Patriarch Benu Gopal with grandson Prashant and son Hari Mohan at the Bangur family home Image: Sumit Dayal for Forbes
Outside Shree Cement’s head office in Kolkata, bulging yellow Ambassador taxis jostle for space with belching, jam-packed, colourful buses on the one-way street, in sharp contrast to the staid, elegant, white colonial-era building where the executives sit. But it has been Shree’s ability to navigate chaos in a country where the company is the fastest-growing cement producer that has vaulted its owners, the Bangur clan, back into the top rungs of wealth.
They have been there before, at least according to company lore. Through the 1960s, when the Bangurs were a more diversified yet on some levels more united lot, they were among the top ten in a more modest India. Then came the kind of disruption and disunity that undermines many a family fortune. In surviving it, the difference for this clan was the decisiveness of Benu Gopal Bangur, now at age 85 the patriarch, and the follow-through of his son, Hari Mohan, now managing director.
Benu got the cement business in a split among brothers and cousins and built Shree around that core. Modern India, in turn, has made such building material and Shree’s ability to supply it at a favourable cost a source of renewed wealth. Twenty years ago, Shree Cement was a $56 million business. Today revenues exceed $1 billion. The market capitalisation has reached $8.7 billion, and Benu and his offspring hold 65 percent.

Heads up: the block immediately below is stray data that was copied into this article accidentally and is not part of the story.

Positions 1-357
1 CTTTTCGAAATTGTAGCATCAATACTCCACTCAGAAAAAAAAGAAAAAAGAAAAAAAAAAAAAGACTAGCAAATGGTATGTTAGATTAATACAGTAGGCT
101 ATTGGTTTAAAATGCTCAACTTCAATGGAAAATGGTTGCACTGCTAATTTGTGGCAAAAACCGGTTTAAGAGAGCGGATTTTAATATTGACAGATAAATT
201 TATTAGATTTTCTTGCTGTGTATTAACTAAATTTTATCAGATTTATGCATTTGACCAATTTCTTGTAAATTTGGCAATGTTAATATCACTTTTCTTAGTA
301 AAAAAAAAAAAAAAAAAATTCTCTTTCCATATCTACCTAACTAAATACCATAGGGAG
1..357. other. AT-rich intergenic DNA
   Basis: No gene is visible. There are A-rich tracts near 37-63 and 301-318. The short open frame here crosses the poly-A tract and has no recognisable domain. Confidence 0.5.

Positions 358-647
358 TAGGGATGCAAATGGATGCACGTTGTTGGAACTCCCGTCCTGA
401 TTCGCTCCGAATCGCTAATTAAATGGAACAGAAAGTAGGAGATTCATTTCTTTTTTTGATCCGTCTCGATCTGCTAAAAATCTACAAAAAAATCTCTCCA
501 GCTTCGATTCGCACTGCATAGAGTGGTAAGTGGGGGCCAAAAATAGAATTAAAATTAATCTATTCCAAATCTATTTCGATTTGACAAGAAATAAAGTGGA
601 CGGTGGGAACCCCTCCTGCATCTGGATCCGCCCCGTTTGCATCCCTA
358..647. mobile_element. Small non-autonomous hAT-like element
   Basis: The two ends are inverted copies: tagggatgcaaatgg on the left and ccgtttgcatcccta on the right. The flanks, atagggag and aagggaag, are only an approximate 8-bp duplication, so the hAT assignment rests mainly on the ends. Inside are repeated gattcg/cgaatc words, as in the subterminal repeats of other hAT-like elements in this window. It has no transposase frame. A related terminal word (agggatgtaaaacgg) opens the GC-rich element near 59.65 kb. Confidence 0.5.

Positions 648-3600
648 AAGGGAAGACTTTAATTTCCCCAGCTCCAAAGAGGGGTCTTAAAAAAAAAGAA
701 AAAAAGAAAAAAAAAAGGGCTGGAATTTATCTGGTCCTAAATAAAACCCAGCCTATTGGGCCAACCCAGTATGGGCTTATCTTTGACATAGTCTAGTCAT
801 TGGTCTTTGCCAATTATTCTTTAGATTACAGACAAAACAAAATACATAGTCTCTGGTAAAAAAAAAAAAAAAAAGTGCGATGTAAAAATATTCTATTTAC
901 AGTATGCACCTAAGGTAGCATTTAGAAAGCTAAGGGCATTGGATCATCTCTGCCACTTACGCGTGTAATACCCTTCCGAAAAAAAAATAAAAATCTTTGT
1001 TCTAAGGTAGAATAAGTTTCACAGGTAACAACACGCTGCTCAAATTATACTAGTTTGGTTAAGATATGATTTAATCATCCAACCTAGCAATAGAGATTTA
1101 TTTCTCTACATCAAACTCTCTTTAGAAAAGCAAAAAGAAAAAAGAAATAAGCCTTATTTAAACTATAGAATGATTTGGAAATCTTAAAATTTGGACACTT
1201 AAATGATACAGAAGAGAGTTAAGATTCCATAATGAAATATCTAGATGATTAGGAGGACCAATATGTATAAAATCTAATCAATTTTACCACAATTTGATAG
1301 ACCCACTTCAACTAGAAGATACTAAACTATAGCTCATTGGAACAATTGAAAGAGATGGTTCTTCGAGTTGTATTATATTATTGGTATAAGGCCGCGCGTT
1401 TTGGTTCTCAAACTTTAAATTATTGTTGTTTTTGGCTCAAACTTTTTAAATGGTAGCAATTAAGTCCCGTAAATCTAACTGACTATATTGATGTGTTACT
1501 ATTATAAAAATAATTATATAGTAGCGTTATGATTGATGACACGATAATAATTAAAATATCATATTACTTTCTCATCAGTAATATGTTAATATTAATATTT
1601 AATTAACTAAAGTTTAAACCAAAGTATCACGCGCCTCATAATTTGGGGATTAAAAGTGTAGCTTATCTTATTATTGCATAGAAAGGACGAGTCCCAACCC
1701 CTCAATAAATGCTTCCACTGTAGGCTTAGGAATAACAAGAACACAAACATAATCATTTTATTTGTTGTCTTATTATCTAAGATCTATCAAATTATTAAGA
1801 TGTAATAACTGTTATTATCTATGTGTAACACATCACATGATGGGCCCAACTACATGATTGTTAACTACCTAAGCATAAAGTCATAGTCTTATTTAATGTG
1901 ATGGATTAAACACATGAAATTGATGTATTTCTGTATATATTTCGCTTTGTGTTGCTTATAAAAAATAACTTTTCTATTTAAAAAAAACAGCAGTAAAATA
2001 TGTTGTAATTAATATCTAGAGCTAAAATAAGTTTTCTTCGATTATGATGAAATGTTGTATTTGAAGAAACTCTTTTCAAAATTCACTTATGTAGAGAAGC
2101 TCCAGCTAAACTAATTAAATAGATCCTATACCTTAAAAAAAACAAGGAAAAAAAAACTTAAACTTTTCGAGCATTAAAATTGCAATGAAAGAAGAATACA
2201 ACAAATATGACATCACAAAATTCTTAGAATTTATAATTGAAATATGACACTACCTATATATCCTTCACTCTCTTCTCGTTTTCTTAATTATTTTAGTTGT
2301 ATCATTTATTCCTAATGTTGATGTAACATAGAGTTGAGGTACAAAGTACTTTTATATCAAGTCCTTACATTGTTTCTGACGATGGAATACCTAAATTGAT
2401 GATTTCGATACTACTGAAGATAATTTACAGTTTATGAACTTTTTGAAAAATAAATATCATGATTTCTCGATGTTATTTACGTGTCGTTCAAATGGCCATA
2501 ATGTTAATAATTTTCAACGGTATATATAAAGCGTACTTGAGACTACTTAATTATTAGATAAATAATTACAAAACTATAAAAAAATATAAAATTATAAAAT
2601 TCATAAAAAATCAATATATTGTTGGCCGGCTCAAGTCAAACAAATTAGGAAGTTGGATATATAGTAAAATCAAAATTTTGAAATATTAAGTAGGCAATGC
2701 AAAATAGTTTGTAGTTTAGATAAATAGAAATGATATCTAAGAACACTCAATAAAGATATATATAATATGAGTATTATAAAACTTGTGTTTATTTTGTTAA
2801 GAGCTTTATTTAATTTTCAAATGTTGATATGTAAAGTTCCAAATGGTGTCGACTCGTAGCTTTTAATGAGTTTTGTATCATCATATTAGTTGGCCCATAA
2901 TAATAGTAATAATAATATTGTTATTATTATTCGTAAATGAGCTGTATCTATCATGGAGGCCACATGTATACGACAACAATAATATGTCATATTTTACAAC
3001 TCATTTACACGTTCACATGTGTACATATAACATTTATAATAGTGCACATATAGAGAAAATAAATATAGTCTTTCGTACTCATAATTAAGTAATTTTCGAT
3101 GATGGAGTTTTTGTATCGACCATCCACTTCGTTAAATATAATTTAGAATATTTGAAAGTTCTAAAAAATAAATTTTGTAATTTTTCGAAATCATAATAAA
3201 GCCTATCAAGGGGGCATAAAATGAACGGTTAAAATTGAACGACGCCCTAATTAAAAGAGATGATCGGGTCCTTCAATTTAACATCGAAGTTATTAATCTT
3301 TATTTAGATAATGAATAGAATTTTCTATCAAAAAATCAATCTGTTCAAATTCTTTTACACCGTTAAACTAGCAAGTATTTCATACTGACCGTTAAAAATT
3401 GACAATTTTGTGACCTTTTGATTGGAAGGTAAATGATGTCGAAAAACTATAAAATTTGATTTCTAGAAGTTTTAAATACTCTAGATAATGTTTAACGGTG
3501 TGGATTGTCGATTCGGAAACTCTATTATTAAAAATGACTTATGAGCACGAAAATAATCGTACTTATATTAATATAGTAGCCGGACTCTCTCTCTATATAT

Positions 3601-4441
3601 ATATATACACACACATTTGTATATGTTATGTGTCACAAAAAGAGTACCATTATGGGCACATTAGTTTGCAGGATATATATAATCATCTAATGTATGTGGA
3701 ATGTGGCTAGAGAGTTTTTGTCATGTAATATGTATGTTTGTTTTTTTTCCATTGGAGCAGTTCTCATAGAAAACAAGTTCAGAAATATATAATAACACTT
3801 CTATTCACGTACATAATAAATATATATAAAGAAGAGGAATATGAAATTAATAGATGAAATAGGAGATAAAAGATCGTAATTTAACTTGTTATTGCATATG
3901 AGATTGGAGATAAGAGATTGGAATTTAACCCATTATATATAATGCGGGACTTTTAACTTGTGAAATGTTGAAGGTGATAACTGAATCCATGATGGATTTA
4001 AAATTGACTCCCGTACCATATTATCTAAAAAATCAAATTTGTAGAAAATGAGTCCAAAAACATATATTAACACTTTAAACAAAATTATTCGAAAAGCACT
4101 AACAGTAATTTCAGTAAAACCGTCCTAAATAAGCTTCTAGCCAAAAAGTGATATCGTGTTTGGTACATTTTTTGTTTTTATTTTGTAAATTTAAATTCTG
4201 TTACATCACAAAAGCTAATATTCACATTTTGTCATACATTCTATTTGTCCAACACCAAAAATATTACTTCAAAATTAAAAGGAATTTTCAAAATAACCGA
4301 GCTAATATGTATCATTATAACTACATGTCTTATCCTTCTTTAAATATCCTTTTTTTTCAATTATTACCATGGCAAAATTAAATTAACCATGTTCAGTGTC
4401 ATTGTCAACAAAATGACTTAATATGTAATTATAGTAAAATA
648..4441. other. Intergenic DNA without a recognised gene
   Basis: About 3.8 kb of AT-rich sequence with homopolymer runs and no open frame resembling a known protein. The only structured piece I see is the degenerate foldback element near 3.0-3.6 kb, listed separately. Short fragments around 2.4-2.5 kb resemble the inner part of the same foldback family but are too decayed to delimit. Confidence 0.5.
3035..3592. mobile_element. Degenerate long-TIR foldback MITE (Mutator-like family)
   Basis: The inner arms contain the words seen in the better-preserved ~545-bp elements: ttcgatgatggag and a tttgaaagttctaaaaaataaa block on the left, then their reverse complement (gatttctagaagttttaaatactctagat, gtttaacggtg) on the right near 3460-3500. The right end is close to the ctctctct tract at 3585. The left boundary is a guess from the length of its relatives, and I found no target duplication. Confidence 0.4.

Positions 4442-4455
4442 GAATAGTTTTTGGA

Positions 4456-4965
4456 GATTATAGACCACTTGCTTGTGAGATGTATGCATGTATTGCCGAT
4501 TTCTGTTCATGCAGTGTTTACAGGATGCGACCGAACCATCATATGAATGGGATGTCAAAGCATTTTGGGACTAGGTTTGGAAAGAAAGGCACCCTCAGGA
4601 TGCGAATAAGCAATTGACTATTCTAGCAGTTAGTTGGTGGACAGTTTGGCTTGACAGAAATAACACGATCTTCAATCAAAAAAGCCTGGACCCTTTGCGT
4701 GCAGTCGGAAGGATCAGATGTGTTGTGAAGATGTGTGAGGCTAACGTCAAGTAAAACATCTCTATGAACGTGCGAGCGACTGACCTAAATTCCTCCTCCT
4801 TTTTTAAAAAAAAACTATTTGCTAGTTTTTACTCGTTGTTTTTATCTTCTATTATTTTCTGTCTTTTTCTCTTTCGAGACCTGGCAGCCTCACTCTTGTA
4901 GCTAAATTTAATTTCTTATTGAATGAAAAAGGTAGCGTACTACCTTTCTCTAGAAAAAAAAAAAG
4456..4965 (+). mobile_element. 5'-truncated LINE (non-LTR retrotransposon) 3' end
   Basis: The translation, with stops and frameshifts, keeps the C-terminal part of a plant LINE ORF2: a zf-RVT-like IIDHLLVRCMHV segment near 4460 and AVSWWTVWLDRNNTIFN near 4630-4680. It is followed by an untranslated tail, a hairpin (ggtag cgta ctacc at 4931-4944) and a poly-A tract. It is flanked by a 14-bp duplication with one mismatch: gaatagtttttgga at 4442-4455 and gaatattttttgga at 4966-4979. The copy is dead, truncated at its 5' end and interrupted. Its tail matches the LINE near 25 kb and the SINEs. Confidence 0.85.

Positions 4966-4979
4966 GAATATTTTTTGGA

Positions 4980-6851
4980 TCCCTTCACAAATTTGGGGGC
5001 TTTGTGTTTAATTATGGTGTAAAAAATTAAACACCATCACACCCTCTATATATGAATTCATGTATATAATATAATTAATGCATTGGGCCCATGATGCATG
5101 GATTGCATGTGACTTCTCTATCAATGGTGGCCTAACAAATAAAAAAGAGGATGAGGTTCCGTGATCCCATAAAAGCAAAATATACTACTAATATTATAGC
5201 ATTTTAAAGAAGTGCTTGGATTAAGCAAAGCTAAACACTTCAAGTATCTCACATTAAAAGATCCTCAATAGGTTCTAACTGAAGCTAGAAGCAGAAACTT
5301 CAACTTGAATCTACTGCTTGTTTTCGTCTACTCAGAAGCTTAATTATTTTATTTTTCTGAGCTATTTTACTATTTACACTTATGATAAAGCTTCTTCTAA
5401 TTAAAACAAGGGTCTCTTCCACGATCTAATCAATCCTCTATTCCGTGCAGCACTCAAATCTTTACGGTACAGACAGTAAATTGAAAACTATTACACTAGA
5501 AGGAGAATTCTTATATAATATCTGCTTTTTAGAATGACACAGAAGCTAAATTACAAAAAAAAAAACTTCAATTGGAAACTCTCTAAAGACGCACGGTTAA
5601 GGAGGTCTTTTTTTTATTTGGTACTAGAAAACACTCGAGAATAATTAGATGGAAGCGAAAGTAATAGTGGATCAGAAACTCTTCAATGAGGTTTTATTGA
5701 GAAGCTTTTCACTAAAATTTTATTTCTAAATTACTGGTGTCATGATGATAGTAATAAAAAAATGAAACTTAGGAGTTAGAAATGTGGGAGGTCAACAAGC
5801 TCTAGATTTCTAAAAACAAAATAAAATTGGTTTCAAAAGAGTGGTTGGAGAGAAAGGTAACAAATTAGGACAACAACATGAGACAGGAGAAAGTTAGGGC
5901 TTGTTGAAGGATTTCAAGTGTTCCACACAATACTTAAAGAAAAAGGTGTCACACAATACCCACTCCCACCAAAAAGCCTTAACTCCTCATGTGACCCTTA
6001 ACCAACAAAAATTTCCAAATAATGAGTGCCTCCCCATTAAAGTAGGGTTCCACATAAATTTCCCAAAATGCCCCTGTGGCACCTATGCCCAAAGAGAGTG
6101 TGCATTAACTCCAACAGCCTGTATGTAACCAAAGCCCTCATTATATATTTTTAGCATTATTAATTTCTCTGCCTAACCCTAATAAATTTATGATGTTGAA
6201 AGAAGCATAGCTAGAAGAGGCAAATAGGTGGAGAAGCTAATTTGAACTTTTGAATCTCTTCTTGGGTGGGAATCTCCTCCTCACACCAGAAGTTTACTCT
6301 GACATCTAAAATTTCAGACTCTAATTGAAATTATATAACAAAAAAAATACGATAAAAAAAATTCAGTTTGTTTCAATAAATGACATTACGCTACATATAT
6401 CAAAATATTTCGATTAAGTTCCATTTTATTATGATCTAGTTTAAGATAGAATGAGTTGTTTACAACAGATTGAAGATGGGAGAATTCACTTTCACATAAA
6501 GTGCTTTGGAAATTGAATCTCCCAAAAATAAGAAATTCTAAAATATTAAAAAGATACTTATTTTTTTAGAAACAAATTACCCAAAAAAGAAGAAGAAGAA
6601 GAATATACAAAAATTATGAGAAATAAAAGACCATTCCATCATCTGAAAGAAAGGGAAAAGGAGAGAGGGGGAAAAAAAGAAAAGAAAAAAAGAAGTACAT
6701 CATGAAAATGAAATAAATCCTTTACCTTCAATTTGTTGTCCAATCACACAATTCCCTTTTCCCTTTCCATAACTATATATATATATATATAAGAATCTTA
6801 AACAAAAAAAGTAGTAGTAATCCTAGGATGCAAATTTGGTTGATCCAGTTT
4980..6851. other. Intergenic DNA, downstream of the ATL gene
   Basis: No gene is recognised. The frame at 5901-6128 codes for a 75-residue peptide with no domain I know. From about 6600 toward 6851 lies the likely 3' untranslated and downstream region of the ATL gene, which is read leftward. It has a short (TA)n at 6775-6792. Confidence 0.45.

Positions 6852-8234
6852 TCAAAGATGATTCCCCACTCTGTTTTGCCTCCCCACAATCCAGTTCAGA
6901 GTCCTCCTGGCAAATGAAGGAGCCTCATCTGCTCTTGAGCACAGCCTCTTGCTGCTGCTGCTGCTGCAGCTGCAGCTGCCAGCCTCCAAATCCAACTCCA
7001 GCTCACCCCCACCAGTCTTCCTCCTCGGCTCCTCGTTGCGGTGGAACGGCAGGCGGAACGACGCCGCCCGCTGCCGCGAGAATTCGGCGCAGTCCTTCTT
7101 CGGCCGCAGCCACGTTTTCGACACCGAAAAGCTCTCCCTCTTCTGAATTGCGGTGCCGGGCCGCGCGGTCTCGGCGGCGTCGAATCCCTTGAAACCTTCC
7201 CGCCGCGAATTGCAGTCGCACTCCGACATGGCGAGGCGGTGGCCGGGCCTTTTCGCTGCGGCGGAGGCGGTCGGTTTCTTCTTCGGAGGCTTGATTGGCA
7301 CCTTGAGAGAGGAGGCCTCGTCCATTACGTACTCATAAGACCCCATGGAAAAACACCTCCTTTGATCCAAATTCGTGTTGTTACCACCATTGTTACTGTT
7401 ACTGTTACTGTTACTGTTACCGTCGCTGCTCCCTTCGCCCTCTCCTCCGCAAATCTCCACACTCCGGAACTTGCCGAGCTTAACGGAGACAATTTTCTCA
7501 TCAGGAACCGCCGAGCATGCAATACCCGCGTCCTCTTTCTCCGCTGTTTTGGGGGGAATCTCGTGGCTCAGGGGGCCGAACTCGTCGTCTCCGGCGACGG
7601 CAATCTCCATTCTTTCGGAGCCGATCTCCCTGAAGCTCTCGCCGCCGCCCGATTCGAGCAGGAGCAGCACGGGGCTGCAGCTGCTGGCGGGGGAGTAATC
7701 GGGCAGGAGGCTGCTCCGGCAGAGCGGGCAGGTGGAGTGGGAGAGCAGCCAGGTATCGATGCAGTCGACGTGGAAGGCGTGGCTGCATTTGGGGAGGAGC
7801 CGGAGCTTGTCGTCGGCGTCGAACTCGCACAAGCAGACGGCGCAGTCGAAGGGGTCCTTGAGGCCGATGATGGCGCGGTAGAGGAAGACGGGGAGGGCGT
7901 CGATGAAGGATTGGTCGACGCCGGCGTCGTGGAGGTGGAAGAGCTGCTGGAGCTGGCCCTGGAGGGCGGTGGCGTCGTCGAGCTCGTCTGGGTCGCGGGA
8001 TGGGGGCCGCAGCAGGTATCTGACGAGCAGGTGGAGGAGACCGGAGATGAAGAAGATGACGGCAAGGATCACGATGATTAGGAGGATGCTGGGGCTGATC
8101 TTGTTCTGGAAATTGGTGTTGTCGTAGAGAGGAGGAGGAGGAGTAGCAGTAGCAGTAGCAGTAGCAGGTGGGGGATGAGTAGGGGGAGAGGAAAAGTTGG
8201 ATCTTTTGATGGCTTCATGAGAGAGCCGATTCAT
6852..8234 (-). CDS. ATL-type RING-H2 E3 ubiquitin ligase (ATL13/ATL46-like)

The Bangurs hail from the western state of Rajasthan, across the country from their current home in Kolkata, and are Marwaris—an ethnic group known for business and financial smarts. Benu credits this orientation for the 1906 move across India by his grandfather, Mugnee Ram, and a great-uncle: In colonial times, the port city of Kolkata was the centre of commerce and the capital of British India. The boys left behind a life of poverty.
Ram took up the brokering of milled jute, a key commodity obtained from what was then East Bengal. The onset of World War I led to speculation in such resources and, as Benu tells it, to his grandfather’s first 100,000-rupee fortune. He used that money to offer loans for land purchases, acquiring large parcels of land when borrowers defaulted.